This time a year ago, Dwight Howard was seen in a favorable light in the court of public opinion. At that point, the hue of his MVP-caliber year during the 2010-2011 season (while also becoming the first player in NBA history to earn three consecutive Defensive Player of the Year awards) had yet faded away.
For Magic fans especially, Howard was nearly infallible in their eyes.
Even after it became public that Howard asked to be traded in early December of 2011 following a first-round flameout to the Atlanta Hawks in late April earlier that year, a request the Magic fan base openly feared but expected (and respected), the general consensus still was that Howard wasn’t in the wrong.
After the Orlando Magic came three wins shy of the NBA title in 2009, the franchise gradually de-evolved from a championship contender to an also-ran — thanks in large part to former general manager Otis Smith showcasing his incompetence by making bad draft picks, bad free agent signings, and bad trades. Howard’s supporting cast went from being an embarrassment of riches (Ryan Anderson and Brandon Bass alternating as the 10th man in former head coach Stan Van Gundy’s rotation in 2010) to a flat-out embarrassment (The Gilbert Arenas Experience™ in 2011).
In other words, no one was blaming Howard for wanting to leave Orlando for a better situation.
Mindful of “The Decision” being a public relations disaster for LeBron James when he left the Cleveland Cavaliers in free agency to join the Miami Heat in the summer of 2010 and the intense backlash he received, it appeared Howard wouldn’t make the same mistake — he’s acutely aware of how people perceive him.
Then came “The Indecision.”
In the span of a few months, almost as well as a seasoned politician, Howard changed his position on his trade demands, his trade wish list, and most importantly, the opt-out clause in his contract. A clause which determined whether or not he would honor the full length of his contract after the 2012-2013 season or become a free agent one year sooner during the offseason after the 2011-2012 season. Once Howard was done torturing Magic fans with his indecisiveness (all the while not giving maximum effort in games with any sort of consistency) and agreed to waive the early termination option in his contract at the March 15 trade deadline, his reputation in tatters, he said the reason he chose to stay with the team for the time being was because he was loyal.
Just when it seemed like it couldn’t get any worse, before the Magic fan base (and the rest of the NBA universe) had a chance to forgive and forget Howard for his actions and move forward, Van Gundy put the finishing touches on Howard’s damaged reputation by letting it be known a few weeks later in early April that Howard had informed management behind-the-scenes at a certain point in time that he wanted Van Gundy fired. It’s safe to say that Howard’s word carried as much weight as a flip-flopper in a political debate.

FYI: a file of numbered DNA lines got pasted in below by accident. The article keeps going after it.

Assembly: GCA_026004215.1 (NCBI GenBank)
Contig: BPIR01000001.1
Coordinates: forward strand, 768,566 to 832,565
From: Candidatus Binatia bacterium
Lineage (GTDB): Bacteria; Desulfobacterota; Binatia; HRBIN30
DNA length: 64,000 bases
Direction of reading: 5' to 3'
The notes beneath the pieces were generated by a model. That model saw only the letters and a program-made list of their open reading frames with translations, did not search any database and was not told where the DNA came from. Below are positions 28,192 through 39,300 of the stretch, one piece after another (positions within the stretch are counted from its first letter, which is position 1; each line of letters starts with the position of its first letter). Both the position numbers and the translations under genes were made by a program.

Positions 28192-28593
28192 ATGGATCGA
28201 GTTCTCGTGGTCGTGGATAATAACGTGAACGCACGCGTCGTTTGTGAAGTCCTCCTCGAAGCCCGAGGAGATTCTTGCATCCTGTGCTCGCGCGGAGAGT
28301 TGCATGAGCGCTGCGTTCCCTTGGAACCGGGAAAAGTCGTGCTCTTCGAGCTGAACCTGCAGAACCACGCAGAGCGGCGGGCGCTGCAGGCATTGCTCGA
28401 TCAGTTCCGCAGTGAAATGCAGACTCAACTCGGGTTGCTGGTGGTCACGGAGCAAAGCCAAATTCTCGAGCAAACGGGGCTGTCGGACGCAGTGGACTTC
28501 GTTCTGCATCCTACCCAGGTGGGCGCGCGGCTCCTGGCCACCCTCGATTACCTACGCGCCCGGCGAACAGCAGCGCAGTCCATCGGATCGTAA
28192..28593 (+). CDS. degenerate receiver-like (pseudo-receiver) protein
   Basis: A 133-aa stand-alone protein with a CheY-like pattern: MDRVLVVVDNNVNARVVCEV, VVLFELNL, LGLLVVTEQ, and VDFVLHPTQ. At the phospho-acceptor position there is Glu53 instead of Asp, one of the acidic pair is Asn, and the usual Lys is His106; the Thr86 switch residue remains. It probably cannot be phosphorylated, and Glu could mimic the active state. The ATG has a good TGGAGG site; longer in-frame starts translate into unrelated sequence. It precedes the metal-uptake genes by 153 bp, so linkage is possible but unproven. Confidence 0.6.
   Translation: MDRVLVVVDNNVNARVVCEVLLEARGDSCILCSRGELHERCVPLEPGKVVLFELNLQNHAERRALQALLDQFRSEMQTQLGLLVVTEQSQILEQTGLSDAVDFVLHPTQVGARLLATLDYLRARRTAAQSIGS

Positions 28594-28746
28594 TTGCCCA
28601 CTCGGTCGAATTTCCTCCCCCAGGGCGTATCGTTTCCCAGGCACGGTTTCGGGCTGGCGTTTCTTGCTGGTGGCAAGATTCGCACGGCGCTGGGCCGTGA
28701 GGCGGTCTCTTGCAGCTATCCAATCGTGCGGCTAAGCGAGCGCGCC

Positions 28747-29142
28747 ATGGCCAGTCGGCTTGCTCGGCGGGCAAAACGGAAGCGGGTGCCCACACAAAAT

Howard was eventually traded from the Magic to the Los Angeles Lakers in a four-team deal in early August.
Fast-forward to today and Howard finds himself in a position not too dissimilar from James last year in many respects. Like James before him, Howard has a chance to rebuild his image.
James’ reputation as a player was at its lowest point when you factor in the after effects of “The Decision” and a disappointing performance in the 2011 NBA Finals against the Dallas Mavericks. James, for all intents and purposes, was at a crossroads in his career. He was branded as immature and a choker, among other things. Yet he seemingly took a page out of Apple’s playbook in the early-2000s and underwent an extreme brand transformation.
In roughly a year’s time, James won the 2012 NBA MVP, 2012 NBA Finals MVP, and a gold medal in the 2012 Summer Olympics in London. He became the second player in NBA history, after Michael Jordan, to accomplish such a feat in the same calendar year. Winning cures all, yes, but it was how James did it — by becoming a back-to-the-basket player and finally fulfilling his potential — that saw his approval rating jump significantly after winning his first title while snagging his second gold medal for good measure. That and the way he carried himself on and off the court — with maturity.
The opportunity is there for Howard to follow James’ path.
Howard is playing on the most talented team he’s ever played for, teaming up with the likes of Kobe Bryant, Pau Gasol, and Steve Nash. And with the Oklahoma City Thunder trading James Harden to the Houston Rockets, theoretically paving a bit of a smoother path on a rocky road for the Lakers to return to the Finals after a two-year hiatus, the stage is set for Howard to win back the public’s favor by winning (with L.A.’s early-season struggles, this is to be determined of course).
And being around guys like Bryant, Gasol, and Nash should help Howard grow and mature as a player and person. Before “The Indecision,” Howard was one of the more well-liked players in the NBA so it shouldn’t take him long to repair his reputation in that regard. Getting back to being the fun-loving, charismatic superstar he was in Orlando, while continuing to mature as a person, will give Howard an opportunity to win back the many fans he alienated.
For James, his road to redemption is complete. For Howard, it’s just beginning.
Eddy Rivera (@erivera7) is the editor-in-chief of Magic Basketball.